5. The need for further guidance on implementation of the right of older persons with disabilities to independent living and being in the community 

Older persons with disabilities are also rights holders under article 19, as the Draft General Comment 5 rightly acknowledges (paragraph 23). However, more guidance is needed as to what specific policies states should implement to ensure this right is adequately implemented to benefit older persons with disabilities. Among other things, governments should develop specific awareness raising campaigns for older persons with disabilities to let them know the scope of the right. The government should also develop or strengthen support services and supported decision making mechanisms for older persons with disabilities. Governments should never place older persons with disabilities in residential services against their will, and should ensure that older persons with disabilities have access to all support services designed for persons with disabilities.

Governments should assess existing residential services that lodge older people with disabilities without their consent and include these facilities in deinstitutionalization programs. This will facilitate their reintegration into the community with proper support.


[1]   Convention on the Rights of Persons with Disabilities (CRPD), adopted December 13, 2006, G.A. Res. 61/106, Annex I, U.N.GAOR Supp. (No. 49) at 65, U.N. Doc. A/61/49 (2006), entered into force May 3, 2008, art. 19.

[2]   Human Rights Watch, "When Will I Get to Go Home?”: Abuses and Discrimination against Children in Institutions and Lack of Access to Quality Inclusive Education in Armenia, February 22, 2017 https://www.hrw.org/report/2017/02/22/when-will-i-get-go-home/abuses-and-discrimination-against-children-institutions; Human Rights Watch, “Once You Enter, You Never Leave”: Deinstitutionalization of Persons with Intellectual or Mental Disabilities in Croatia, September 23, 2010 http://www.hrw.org/reports/2010/09/23/once-you-enter-you-never-leave; Human Rights Watch, “Like a Death Sentence”: Abuses against Persons with Mental Disabilities in Ghana, October 2, 2012 http://www.hrw.org/reports/2012/10/02/death-sentence; Human Rights Watch, “Treated Worse than Animals”: Abuses against Women and Girls with Psychosocial or Intellectual Disabilities in Institutions in India, December 3, 2014 https://www.hrw.org/report/2014/12/03/treated-worse-animals/abuses-again... Human Rights Watch, Without Dreams: Children in Alternative Care in Japan, May 1, 2014, https://www.hrw.org/report/2014/05/01/without-dreams/children-alternativ... Human Rights Watch, Abandoned by the State: Violence, Neglect and Isolation for Children with Disabilities in Russian Orphanages, September 15, 2014 https://www.hrw.org/report/2014/09/15/abandoned-state/violence-neglect-a... Human Rights Watch, “It is My Dream to Leave This Place”: Children with Disabilities in Serbian Institutions, June 8, 2016 https://www.hrw.org/report/2016/06/08/it-my-dream-leave-place/children-d... Human Rights Watch Letter to Senator Lidice da Mata, “Brazil: Reject Bill Undermining the Rights of People with Disability, Establish Special Multi-stakeholder Legislative Commission”, December 20, 2016, https://www.hrw.org/news/2016/12/20/brazil-reject-bill-undermining-right...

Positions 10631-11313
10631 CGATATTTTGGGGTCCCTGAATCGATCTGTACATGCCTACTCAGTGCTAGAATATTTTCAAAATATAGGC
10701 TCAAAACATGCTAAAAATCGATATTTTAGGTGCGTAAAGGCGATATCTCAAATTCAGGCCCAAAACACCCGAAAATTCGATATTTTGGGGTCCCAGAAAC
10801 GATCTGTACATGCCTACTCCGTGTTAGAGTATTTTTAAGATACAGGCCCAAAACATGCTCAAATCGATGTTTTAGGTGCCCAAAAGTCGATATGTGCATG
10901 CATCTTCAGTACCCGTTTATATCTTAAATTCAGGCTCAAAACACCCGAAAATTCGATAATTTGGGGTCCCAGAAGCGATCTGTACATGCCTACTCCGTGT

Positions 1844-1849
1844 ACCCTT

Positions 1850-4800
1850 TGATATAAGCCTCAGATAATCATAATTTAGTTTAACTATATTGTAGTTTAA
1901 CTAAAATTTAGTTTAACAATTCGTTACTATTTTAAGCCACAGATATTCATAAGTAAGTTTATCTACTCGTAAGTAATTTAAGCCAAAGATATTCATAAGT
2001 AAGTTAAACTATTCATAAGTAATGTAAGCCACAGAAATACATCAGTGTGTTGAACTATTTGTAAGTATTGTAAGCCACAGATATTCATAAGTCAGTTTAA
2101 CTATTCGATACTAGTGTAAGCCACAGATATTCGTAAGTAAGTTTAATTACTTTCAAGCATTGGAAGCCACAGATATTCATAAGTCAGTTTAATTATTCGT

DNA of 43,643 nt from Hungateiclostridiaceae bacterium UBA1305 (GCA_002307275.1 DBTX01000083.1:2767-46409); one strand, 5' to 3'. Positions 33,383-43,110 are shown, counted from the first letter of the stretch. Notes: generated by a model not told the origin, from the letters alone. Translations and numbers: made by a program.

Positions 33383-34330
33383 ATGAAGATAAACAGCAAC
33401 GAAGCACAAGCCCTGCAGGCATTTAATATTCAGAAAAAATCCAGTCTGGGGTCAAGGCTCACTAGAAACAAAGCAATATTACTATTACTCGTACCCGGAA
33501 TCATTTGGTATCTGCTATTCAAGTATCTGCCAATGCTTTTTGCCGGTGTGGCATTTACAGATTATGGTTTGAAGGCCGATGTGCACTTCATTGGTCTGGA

[3] Human Rights Watch, “When Will I Get to Go Home?”; Human Rights Watch, “Once You Enter, You Never Leave; Human Rights Watch, “Treated Worse than Animals;  Human Rights Watch, Without Dreams; Human Rights Watch, Abandoned by the State; Human Rights Watch, “It is My Dream to Leave This Place; Human Rights Watch Letter to Senator Lidice da Mata, “Brazil: Reject Bill Undermining the Rights of People with Disability, Establish Special Multi-stakeholder Legislative Commission”.

[4] Human Rights Watch, “When Will I Get to Go Home?”; Human Rights Watch, Abandoned by the State.

[6] Ibid.

[7] Interview with Daniel Sol, parent of a three-year-old with a disability. Rio de Janeiro, Brazil, November 8, 2016.

[8] Human Rights Watch, “Once You Enter, You Never Leave”;  Human Rights Watch, “Abandoned by the State; Human Rights Watch, “It Is My Dream to Leave This Place”; Human Rights Watch, “When Will I Get to Go Home?”

[9] Human Rights Watch Letter to Senator Lidice da Mata, “Brazil: Reject Bill Undermining the Rights of People with Disability, Establish Special Multi-stakeholder Legislative Commission”; Human Rights Watch, Abandoned by the State; Human Rights Watch, “It is My Dream to Leave This Place.

[10] The manager of an inclusive residence in São Paulo, Brazil, told Human Rights Watch that institutions and inclusive residencies were the same thing but with a different name.

[11] Ongoing research HRW is performing in Brazil has shown that residential services program managers understand the new policy only as building smaller institutions, instead of framing residential services as a life-skills building program.